6. Find an alternative to the bottom rung auctions. The "meat buyers" should keep a database of the horses they acquire and who owned and bred them. At the very least, we should know breed, sex, and age. Make that information public. If 50 percent of slaughter-bound horses are a certain breed, wouldn't that information have be a call to action for a breed registry to reduce new registrations and discourage breeding until over-production stabilizes?

7. The USTA and Jockey Club need to keep track of ex-racehorses. Owners who abandon their horses and do not provide for their retirement should be embarrassed. If an owner stands in a winner's circle accepting a check while last year's campaigner stands in an auction pen, the public should know. If the high bidder at Keeneland sent 50 horses to slaughter last year, it should be known. The racing/betting fan base should know MUCH more about how owners dispose of or provide for their retired stock. Syndicates and partnerships should have a policy about what they do with non-racing stock that is part of their offering. Those who do (and who stick to it) should get publicity for it.

8. Retirement farms and rescue centers should not differentiate between past winners and "just horses". Encouraging donations or adoptions only because a horse has an impressive show or race record is a slippery slope. A horse that has won for its owner should never end up in a retirement or rescue farm, unless the horse arrives with a big donation check. Prospective adopters should not be interested in a horse only because it was a winner.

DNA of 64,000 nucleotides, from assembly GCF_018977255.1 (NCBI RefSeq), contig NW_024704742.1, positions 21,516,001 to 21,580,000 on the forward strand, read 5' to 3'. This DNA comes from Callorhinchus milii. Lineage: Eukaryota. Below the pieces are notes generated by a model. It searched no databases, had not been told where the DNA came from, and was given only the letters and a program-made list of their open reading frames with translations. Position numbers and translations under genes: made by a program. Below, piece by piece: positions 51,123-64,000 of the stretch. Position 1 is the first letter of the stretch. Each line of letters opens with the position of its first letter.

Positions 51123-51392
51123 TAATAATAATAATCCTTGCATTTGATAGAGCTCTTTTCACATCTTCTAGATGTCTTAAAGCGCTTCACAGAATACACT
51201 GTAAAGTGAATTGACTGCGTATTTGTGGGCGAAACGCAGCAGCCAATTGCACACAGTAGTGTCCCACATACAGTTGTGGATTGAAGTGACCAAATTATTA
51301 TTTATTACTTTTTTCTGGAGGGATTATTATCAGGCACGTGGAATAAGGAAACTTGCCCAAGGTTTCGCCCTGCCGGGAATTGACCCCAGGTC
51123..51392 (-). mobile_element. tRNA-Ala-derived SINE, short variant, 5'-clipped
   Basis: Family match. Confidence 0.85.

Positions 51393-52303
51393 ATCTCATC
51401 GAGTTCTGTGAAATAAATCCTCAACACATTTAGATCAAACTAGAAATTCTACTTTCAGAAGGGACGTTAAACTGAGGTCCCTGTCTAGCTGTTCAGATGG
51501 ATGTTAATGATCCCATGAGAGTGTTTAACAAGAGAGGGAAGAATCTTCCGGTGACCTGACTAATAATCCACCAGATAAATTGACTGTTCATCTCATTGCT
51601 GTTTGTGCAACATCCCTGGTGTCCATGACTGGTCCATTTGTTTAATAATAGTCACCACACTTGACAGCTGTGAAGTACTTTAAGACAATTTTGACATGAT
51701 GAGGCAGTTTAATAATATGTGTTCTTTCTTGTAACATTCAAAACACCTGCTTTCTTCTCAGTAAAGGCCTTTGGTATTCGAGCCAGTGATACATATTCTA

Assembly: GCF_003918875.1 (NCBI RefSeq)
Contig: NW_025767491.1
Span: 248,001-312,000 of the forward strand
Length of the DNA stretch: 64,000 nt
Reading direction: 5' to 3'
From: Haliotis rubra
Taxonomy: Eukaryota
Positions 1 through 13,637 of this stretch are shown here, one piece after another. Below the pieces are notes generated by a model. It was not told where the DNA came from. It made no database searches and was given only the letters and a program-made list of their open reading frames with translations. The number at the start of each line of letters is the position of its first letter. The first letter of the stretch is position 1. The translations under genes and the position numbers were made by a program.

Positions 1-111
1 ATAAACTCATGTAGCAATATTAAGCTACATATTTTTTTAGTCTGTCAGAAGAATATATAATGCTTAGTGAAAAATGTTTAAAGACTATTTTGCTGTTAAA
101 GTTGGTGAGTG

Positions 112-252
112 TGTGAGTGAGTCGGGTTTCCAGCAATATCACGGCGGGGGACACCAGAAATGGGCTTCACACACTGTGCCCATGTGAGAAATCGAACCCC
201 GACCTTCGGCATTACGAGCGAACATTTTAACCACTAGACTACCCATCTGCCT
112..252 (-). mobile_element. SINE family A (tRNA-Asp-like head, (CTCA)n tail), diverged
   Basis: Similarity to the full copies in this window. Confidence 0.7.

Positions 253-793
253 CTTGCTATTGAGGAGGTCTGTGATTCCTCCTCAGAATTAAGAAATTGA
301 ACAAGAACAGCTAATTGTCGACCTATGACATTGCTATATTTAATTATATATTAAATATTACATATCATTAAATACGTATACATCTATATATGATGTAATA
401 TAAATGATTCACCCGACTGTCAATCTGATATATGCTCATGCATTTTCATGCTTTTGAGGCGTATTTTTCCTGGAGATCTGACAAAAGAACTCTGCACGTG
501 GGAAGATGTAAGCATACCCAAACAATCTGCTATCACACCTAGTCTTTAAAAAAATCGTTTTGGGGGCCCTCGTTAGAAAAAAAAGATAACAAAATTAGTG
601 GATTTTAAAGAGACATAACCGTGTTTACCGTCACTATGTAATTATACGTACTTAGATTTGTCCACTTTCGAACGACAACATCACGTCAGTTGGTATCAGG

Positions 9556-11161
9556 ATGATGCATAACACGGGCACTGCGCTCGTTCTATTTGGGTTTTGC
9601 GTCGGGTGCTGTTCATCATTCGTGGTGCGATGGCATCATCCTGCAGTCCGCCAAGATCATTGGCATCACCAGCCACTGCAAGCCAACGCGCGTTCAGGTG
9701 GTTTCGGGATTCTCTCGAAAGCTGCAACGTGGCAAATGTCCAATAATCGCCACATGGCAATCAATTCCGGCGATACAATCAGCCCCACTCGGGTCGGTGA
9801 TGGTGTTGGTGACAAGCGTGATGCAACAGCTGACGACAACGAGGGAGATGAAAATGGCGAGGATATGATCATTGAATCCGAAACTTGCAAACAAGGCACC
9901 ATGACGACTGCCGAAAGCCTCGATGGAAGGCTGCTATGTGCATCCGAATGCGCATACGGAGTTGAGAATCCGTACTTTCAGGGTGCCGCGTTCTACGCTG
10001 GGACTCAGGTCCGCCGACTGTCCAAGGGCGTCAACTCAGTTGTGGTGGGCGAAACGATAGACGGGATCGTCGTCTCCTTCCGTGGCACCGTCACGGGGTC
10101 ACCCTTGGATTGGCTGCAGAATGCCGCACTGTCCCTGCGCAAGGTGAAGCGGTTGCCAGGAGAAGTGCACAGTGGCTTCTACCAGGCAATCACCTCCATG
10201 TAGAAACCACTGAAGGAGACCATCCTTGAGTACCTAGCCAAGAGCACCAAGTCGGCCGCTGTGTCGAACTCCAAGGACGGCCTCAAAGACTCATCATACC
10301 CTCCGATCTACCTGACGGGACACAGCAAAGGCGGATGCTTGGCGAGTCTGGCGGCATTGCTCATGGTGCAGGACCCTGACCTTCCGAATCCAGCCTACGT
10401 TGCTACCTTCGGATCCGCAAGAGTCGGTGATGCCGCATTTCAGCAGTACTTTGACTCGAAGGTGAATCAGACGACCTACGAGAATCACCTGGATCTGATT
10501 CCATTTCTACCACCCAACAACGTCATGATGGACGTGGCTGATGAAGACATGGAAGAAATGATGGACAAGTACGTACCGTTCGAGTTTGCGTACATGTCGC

9. Horse publications should report more objectively on the issues of slaughter and over-breeding and end their cash-cow stallion issues, effective in 2009. Many are not serving their readers by presenting balanced reporting; some are not reporting on this issue at all. They should also discontinue their "bringing up baby" issues that encourage the creation of more cute foals. People who say they are against slaughter need to pressure publishers into more pro-active roles in educating mare and stallion owners about responsible breeding. If a publication persists in encouraging breeding, readers can cancel subscriptions. Cancel event, farm services and other non-breeding ads. Write letters to the editor. Write another one. These steps will get their attention. (Note: I know that Horse Illustrated has already discontinued its breeding edition for this reason; hopefully other publications have as well.) Editors should be advocates for the reader's information needs. A publication that is dependent on stallion ads for revenue needs to balance that reality.